JOHANNESBURG (Reuters) - World Cup winners South Africa were greeted by thousands of supporters of all races at Johannesburg International Airport when they returned home from Paris on Tuesday.
A cheering, dancing crowd waited several hours for their heroes to arrive and Springboks captain John Smit, who led his side to a 15-6 win over England in Saturday’s final, said the reception had surpassed all expectations.
“We expected it to be pretty busy at the airport but this has gone far beyond anything we imagined,” Smit told a news conference.
“We’re just happy that we have brought the trophy back where it belongs, with the people of South Africa.”
Coach Jake White said the reception showed just how important the World Cup triumph was for the people of South Africa.
“When we won in 1995, I was a young schoolmaster and we all understand what a major, massive time that was for our country,” he said.
“We’ve had this opportunity twice, some countries never have it. It’s like the birth of your second child, we’ve been given another chance as a nation.
“The challenge is, whatever mistakes we’ve made between 1995 and 2007, we need to make sure we don’t make them again.
“The challenge is not just for SA Rugby but for the country as a whole.”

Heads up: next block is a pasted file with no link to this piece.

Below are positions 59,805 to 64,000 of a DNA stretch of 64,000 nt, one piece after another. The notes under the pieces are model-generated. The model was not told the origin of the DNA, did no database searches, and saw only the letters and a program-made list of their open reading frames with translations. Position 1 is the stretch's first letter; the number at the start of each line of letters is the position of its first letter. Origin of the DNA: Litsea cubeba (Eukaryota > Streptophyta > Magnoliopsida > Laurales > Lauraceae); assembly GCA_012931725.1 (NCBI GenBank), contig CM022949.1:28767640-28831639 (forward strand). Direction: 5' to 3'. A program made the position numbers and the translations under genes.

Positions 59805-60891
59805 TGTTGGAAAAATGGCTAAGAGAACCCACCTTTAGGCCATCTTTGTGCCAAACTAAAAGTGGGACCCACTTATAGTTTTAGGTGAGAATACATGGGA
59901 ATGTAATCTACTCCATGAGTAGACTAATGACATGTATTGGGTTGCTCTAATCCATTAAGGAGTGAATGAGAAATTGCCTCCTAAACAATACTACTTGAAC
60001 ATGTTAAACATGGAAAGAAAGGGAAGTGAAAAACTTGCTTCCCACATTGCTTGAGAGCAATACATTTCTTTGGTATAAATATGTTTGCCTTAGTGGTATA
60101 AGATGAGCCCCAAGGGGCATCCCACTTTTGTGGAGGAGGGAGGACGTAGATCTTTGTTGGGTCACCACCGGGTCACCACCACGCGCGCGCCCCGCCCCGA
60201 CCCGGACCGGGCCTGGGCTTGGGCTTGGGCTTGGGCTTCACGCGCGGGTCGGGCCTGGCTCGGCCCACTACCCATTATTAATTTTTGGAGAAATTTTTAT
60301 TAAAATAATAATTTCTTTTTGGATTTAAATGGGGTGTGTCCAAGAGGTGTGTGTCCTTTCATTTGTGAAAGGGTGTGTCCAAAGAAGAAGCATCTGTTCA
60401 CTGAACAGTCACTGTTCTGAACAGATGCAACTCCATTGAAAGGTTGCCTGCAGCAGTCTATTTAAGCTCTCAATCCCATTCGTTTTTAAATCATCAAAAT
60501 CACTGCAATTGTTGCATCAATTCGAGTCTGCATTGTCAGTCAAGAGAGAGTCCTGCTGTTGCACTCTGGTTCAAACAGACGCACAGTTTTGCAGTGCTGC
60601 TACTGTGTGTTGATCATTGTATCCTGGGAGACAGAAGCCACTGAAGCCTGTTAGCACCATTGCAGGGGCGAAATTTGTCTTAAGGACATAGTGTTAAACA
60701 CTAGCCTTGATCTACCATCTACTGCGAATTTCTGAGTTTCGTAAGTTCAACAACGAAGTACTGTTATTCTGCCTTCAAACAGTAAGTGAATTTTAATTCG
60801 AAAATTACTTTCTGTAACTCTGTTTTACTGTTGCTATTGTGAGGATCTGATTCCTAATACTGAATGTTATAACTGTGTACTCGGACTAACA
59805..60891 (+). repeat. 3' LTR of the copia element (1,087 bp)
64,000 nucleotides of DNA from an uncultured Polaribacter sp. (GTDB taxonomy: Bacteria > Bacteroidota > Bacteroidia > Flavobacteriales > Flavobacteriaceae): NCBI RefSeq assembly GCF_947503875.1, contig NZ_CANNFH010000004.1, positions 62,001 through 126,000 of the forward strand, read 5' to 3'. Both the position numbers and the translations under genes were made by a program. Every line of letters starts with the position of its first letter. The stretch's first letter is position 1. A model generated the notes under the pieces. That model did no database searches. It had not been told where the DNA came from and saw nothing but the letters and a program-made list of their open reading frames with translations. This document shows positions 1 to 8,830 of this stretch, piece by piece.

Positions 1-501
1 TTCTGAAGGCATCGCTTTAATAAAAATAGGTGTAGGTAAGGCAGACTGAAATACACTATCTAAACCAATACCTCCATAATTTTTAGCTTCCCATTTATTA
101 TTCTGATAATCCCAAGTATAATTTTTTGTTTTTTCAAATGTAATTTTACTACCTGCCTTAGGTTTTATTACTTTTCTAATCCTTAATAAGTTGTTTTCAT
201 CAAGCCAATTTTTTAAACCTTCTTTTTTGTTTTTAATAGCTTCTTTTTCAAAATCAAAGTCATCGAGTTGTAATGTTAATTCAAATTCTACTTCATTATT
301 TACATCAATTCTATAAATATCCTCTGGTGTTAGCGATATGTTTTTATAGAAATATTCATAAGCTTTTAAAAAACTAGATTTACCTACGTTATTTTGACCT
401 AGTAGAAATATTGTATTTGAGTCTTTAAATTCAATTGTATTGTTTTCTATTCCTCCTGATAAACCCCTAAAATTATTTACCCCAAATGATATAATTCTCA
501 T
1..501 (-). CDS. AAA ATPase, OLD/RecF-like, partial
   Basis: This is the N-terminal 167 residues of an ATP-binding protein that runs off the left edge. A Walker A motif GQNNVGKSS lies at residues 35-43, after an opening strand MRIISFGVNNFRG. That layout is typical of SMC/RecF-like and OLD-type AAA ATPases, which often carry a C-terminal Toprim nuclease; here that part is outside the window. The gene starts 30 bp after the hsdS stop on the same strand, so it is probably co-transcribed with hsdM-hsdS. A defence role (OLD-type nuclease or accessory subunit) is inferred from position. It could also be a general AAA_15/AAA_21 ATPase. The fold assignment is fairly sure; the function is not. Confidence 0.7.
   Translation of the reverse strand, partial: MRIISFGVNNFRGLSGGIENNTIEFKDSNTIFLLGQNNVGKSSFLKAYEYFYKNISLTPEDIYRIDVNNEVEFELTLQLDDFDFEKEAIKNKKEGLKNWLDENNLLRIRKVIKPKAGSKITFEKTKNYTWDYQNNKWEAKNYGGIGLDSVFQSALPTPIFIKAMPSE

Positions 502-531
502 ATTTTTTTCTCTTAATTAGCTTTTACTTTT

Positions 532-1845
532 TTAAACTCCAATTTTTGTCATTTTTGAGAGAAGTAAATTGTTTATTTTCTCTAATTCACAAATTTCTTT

White added that widely reported political interference had never threatened the unity of the squad in France.
“The only utterances I heard from politicians were positive,” he said.
“When we left, (South Africa) President Mbeki said to me: ‘don’t worry about political agendas, just go and win the World Cup’.
“I guess when the president speaks, you listen, so here it is,” White said, pointing to the William Webb Ellis trophy in front of him and Smit.
Deputy Sports Minister Gert Oosthuizen echoed White’s words on nation-building.
“These heroes have put out a positive message that we are a winning nation. They have proved that South Africa is united in our diversity and they have made us proud.
“They have demonstrated the power of sport to break down language barriers. We must take this momentum forward,” Oosthuizen said.
Smit said the full impact of being world champions had yet to sink in.
“When the final whistle blew, it would be remiss to try and put that moment into words, I was speechless. I just dropped to my knees to thank the Lord above for what he’s given me and the team,” the hooker said.
“It will take time to sink in. Winning the World Cup took a lifetime to work for, and it will take a lifetime to sink in.”
The Springboks will be back in the limelight again on Friday when a series of parades begin in Johannesburg and Pretoria.